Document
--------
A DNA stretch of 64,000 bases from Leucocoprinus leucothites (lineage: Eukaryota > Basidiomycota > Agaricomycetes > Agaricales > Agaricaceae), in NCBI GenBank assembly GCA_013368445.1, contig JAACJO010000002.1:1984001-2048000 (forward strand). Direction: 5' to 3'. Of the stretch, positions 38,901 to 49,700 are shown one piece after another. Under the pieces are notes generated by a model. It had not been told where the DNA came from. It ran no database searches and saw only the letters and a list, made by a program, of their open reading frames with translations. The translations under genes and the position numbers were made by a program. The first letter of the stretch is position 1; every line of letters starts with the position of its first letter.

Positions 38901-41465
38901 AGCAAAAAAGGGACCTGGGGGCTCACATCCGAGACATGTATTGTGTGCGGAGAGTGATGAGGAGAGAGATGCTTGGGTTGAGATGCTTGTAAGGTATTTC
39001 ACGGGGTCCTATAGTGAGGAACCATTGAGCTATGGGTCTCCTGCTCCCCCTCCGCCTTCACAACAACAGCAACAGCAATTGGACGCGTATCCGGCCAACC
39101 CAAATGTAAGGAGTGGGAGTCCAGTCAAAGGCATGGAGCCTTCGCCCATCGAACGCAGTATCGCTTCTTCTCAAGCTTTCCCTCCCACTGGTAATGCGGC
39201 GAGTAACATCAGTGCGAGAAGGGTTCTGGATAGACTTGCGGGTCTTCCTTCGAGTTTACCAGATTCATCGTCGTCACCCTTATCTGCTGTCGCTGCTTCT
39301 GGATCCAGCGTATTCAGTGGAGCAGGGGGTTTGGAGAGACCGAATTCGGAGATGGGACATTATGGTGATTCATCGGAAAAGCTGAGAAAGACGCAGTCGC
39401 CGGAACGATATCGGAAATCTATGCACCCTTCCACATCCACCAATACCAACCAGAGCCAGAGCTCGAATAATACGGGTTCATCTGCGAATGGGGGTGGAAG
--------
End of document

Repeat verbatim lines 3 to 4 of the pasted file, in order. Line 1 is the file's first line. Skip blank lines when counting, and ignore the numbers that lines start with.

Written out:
38901 AGCAAAAAAGGGACCTGGGGGCTCACATCCGAGACATGTATTGTGTGCGGAGAGTGATGAGGAGAGAGATGCTTGGGTTGAGATGCTTGTAAGGTATTTC
39001 ACGGGGTCCTATAGTGAGGAACCATTGAGCTATGGGTCTCCTGCTCCCCCTCCGCCTTCACAACAACAGCAACAGCAATTGGACGCGTATCCGGCCAACC